Introducing Microsoft’s ‘Oslo’ Model Repository
Since the acquisition of Rational by IBM, and the retirement of the Microsoft Meta Data Services, Microsoft has made little public progress on metamodelling, although one notable exception is its DSL (Domain-Specific Language) toolkit for Visual Studio. This forms a key part of Microsoft’s strategy for promoting the concept of ‘Software Factories’, which is often characterised as an alternative approach to OMG’s MDA. However, it is not a repository-based technology. This general state of affairs has changed, however, with the announcement of Microsoft ‘Oslo’.
The Oslo repository stores model data within a SQL Server database. It exploits a number of features (e.g., Change Data Capture, Resource Governor) introduced with SQL Server 2008 and therefore does not work with previous versions of SQL Server. It takes a radically different approach to the Microsoft Repository. Whereas this old technology was an M3-based repository designed to store models in relation to M2 ‘information models’, the Oslo repository is simply a model store. User models are represented directly as relational tables that store user object data. You will look in vain for a predefined data schema that stores abstract metadata definitions at the M2 level or that represents M3 meta-meta models. This is actually an overstatement. We will see that Microsoft does intend to provide support for storing M2 metamodels directly within Oslo, but this is something I will discuss later.
Oslo offers much more than the repository. In particular, MSchema is provided as a textual (rather than graphical) metamodelling language. Instead of concentrating on a repository data schema designed to capture models in accordance with metamodels, Microsoft provides a formalised definition of mappings from MSchema to T-SQL, and tooling that implements these mappings. Currently, this definition is a draft document running to almost 40 pages, and is included with the Oslo SDK. While it is natural for Microsoft to support mappings to T-SQL, other equivalent mappings can be defined. MSchema, itself, is agnostic with regard to any specific repository technology or platform.
Compare and contrast this with the MOF 2 specification. As I pointed out earlier, although MOF is generally considered to be an M3 meta-metamodelling language, the OMG explicitly states that it can be used in scenarios that involve traversal over as few as two metalayers. From this perspective, MOF can be considered to be a metamodelling language, rather like MSchema, that is typically used at the M3 level in four-level metadata architectures to model metamodels.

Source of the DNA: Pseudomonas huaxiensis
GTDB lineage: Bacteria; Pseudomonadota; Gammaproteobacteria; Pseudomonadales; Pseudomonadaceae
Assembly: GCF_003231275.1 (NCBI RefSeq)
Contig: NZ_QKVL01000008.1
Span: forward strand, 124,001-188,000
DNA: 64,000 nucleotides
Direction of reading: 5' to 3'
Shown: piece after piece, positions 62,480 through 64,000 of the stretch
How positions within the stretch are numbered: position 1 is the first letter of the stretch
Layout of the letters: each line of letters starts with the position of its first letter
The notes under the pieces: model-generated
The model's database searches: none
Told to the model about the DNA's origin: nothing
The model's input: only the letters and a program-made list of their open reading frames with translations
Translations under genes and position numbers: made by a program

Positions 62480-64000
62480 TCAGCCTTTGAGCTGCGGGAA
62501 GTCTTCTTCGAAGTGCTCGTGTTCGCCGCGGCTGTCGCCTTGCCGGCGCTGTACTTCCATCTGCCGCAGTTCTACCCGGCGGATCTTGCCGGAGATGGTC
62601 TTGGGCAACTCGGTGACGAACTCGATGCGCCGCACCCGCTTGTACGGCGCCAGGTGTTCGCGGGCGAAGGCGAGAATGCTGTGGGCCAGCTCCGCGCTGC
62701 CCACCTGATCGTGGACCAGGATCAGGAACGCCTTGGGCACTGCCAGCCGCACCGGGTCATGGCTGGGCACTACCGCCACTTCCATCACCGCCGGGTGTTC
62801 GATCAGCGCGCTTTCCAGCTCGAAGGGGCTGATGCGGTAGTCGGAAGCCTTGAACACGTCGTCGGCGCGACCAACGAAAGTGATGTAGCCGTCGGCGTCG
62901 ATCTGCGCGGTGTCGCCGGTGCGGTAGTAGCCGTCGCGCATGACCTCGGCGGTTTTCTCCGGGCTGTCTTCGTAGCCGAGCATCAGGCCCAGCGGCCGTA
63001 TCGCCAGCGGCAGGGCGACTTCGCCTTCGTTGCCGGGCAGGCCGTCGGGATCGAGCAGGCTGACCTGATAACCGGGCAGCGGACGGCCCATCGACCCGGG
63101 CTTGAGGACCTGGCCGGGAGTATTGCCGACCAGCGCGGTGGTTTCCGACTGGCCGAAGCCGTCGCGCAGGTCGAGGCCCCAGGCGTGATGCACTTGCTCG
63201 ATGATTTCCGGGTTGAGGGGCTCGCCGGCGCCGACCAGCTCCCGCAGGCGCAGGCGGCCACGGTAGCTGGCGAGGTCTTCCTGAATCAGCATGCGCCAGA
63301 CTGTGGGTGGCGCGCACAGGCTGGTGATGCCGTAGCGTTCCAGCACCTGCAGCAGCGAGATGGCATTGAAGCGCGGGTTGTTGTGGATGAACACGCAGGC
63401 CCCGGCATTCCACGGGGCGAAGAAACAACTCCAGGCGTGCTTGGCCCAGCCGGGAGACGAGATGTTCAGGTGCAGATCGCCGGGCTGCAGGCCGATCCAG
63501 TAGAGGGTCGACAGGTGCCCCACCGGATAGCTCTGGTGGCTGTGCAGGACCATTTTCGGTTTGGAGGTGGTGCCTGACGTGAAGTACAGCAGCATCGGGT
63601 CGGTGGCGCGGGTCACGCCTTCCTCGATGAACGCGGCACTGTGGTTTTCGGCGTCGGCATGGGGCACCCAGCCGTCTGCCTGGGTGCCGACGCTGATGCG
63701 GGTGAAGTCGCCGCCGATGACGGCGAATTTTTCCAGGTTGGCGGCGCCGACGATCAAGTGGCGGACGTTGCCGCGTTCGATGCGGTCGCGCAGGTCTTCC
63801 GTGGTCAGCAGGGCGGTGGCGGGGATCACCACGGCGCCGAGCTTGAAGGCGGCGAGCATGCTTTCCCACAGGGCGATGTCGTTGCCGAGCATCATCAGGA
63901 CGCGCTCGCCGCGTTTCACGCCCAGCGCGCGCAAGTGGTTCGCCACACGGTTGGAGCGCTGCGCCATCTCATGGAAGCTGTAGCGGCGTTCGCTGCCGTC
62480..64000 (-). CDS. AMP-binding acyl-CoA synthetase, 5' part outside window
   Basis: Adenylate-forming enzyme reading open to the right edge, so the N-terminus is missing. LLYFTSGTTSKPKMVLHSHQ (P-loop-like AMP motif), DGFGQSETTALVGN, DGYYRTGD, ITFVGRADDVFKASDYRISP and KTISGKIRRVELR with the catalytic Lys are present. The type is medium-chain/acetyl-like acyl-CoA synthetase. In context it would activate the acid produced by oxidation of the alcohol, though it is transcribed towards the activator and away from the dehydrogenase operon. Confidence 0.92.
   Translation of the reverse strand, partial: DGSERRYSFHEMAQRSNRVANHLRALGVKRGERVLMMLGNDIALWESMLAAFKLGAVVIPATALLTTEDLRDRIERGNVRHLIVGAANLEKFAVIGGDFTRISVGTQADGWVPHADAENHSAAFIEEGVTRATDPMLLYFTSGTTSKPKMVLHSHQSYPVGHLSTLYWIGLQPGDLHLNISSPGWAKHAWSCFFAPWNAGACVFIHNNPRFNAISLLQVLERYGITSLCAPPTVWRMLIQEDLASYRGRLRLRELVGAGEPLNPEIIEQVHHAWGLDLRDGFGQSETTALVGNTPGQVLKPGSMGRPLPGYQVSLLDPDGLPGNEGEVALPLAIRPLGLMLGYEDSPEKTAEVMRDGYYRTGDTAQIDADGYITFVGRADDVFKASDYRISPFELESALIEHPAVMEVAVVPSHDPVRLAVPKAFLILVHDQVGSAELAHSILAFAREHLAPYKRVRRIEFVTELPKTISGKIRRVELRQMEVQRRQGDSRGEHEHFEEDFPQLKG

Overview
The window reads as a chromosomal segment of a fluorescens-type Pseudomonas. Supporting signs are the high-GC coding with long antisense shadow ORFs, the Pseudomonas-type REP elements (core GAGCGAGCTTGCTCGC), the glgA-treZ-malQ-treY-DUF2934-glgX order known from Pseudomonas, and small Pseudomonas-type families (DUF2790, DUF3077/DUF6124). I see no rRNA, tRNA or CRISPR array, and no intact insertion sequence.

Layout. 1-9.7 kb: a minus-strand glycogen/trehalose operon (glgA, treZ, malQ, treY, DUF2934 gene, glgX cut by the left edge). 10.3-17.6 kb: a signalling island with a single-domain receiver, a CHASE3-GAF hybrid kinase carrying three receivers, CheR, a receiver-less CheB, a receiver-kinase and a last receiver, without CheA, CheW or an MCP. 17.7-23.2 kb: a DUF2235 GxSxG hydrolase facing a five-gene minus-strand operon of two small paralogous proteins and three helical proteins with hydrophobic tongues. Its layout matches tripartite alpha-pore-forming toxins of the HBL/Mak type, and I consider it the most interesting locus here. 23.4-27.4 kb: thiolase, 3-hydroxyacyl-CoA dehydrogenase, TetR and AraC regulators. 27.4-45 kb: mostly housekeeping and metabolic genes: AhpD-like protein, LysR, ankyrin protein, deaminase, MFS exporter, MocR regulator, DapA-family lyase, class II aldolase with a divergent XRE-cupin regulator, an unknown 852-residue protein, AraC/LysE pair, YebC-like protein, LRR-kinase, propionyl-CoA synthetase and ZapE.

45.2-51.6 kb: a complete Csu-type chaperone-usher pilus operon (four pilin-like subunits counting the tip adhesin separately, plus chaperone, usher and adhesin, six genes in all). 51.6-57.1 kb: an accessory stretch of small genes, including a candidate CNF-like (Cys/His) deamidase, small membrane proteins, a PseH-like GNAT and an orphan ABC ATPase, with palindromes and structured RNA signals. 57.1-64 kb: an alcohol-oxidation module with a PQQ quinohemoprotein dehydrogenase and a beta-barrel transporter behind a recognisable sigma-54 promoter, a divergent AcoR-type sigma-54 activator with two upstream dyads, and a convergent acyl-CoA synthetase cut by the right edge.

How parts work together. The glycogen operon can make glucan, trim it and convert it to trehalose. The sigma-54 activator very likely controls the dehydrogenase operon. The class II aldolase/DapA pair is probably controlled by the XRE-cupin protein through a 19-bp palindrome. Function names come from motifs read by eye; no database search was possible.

I’m labouring this point about MOF because it is important not to fall into the trap of thinking that Oslo simply ignores four-level metadata architecture and the role of meta-metamodelling. It is more correct to suggest that Oslo is agnostic about the number of metalayers required in different scenarios. This means that Oslo retains the potential to act as a good citizen in the wider world of metamodelling while avoiding some of the practical pitfalls that prevented the earlier Microsoft Repository from becoming a mainstream part of Microsoft’s platform. Oslo is a spirited attempt to show how meta-modelling can increase its reach beyond larger organisations and appeal to a much wider audience of ISVs, development teams, operations groups, etc.
The MSchema language deliberately takes the form of a data definition language, albeit with a different approach to typing than that found in SQL DDL, and a more explicit separation of 'intension' and 'extension'. Building MSchema definitions feels natural to many developers and is straightforward. This is vital if Oslo is to succeed in attracting widespread support. For so many existing applications, user data is stored within custom data stores. Those data stores are most often structured to represent user models at the M1 and M0 levels. By providing a general-purpose metamodelling language that can easily and naturally be used to express the shape of existing data schemas Microsoft is significantly lowering the bar for ISVs and development teams who wish to support and exploit the Oslo repository.
Retrofitting Oslo – An Example